Leaders have a thirst for knowledge. They keep abreast of the latest developments in their field. They are informed of possible problems, their causes, and solutions, and are aware of the needs of their teammates. It is not only their knowledge that inspires confidence, but their integrity. For leaders have values and live by them. They are known for their honesty and by the way they treat others fairly.
There are too many qualities of leadership to cover here, so I’ll close by illustrating some differences between a ruthless boss and a motivating leader. Bosses drive subordinates, leaders coach them. Bosses depend on authority, leaders on goodwill. Bosses say, “I,” leaders say, “We.” Bosses fix the blame for the breakdown; leaders fix the breakdown. Bosses know how it’s done, leaders show how. Bosses say, “Do it!” but leaders say, “Let’s do it!” Bosses inspire fear; leaders inspire enthusiasm. Bosses say, “Here’s what I think.” but leaders say, “What do you think?” Bosses expect you to work FOR them; leaders expects you to work WITH them. Bosses want things done THEIR way; leaders want things done the BEST way. Bosses get angry and point the way to the door; leaders are understanding and point the way. Bosses use people; leaders respect them. Bosses do what’s right for them; leaders do the right thing. Bosses inflict pain; leaders share pain. A boss takes more than his share of the credit; a leader takes more than his share of the blame.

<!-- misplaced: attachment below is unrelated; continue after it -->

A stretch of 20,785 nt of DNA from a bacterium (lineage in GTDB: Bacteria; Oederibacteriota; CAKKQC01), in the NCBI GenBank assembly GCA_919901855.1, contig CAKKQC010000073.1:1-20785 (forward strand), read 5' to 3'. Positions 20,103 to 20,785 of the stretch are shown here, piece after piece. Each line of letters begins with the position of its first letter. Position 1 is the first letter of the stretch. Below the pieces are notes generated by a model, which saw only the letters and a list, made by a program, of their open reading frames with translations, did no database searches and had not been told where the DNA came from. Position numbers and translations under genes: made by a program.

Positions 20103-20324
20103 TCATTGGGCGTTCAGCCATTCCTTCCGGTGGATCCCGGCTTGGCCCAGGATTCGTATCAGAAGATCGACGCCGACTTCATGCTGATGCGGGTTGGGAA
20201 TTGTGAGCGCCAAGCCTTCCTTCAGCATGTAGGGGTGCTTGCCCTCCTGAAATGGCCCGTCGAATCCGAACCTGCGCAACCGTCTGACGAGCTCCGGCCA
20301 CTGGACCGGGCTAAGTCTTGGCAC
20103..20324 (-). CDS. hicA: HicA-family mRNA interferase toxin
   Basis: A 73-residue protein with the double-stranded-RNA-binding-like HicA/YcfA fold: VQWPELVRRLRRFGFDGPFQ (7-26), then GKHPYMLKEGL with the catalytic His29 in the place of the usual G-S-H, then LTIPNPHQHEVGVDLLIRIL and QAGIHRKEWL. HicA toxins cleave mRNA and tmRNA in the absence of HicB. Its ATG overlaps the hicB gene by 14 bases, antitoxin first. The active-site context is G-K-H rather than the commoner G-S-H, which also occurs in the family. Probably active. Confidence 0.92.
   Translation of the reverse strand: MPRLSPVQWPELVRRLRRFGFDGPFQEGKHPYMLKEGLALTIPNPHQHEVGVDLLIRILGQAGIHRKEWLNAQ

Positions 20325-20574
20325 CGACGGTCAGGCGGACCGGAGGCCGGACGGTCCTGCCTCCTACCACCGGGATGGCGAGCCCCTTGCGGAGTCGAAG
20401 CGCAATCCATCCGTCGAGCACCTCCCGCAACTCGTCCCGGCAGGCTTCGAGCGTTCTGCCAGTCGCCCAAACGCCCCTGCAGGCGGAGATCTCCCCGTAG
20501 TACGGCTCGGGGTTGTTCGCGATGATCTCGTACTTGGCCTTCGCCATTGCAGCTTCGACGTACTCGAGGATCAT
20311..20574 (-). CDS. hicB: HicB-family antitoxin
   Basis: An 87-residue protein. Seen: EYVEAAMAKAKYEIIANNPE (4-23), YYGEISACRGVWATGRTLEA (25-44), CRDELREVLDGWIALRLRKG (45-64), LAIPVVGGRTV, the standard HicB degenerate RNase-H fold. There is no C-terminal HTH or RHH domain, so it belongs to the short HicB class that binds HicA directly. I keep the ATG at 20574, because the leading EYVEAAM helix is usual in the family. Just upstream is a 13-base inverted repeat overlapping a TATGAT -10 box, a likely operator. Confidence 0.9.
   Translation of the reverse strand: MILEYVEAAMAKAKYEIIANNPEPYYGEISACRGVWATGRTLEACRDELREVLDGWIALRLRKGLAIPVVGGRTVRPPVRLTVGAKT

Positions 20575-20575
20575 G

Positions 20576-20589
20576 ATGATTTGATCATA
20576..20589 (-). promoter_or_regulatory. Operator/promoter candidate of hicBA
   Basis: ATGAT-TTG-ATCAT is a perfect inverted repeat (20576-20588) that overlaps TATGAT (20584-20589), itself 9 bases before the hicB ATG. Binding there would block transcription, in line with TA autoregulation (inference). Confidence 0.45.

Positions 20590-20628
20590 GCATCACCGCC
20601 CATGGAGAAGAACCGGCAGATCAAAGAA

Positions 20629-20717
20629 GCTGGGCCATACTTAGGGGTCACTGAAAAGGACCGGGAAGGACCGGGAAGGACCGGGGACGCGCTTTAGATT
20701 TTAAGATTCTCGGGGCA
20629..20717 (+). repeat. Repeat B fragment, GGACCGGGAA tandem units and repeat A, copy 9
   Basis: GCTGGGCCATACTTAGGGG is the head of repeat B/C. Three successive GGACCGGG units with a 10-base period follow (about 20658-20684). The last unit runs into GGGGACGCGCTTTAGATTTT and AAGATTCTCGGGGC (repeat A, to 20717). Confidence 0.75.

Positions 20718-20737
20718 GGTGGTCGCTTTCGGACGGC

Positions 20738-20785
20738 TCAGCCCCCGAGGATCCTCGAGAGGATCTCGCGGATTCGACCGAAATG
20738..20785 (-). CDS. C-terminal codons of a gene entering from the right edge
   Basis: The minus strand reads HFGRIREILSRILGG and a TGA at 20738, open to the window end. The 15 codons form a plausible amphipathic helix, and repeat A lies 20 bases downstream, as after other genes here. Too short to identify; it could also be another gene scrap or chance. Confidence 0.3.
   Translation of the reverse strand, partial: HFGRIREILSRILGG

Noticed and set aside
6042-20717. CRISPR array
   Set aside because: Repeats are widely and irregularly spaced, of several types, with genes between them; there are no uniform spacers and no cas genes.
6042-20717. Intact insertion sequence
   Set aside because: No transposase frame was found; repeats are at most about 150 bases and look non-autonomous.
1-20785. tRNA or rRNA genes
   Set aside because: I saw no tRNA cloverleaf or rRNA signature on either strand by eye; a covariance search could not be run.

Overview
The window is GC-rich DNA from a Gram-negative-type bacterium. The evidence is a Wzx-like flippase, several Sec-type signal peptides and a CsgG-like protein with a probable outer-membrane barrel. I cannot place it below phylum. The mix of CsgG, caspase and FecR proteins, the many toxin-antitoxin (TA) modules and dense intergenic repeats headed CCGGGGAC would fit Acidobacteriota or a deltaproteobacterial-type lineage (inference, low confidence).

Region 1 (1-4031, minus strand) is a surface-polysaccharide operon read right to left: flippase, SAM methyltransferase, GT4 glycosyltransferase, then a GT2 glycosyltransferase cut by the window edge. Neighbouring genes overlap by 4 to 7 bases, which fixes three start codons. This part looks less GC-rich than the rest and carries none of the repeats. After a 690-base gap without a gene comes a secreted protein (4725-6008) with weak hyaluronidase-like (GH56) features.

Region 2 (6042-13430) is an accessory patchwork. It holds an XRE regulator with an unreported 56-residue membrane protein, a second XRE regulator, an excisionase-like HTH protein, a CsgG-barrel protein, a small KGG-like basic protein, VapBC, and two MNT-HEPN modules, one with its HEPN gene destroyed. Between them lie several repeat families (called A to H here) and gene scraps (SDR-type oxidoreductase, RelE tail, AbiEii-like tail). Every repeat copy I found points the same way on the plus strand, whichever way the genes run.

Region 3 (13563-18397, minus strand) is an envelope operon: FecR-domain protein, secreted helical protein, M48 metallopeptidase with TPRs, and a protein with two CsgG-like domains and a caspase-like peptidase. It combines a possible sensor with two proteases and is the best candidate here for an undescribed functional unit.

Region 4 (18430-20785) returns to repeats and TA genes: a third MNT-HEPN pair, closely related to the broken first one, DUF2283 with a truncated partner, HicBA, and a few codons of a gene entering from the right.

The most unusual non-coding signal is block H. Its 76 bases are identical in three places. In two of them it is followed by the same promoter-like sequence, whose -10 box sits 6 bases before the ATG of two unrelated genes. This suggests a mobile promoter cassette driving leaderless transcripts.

Chuck Gallozzi lived, studied, and worked in Japan for 15 years, immersing himself in the wisdom of the Far East and graduating with B.A. and M.A. degrees in Asian Studies. He is a Certified NLP Practitioner, speaker, seminar leader, and coach. Corporations, church groups, teachers, counselors, and caregivers use his more than 400 articles as a resource to help others. Among his diverse accomplishments, he is also the Grand Prix Winner of a Ricoh International Photo Competition, the Canadian National Champion of a Toastmasters International Humorous Speech Contest, and the Founder and Head of the Positive Thinkers Group that has been meeting at St. Michael’s Hospital, Toronto since 1999. His articles are published in books, newsletters, magazines, and newspapers. He was interviewed on CBC’s “Steven and Chris Show,” appearing nationally on Canadian TV. Chuck can be contacted at firstname.lastname@example.org. View his photography at https://500px.com/chuckgallozzi. This article cannot be re-published without permission.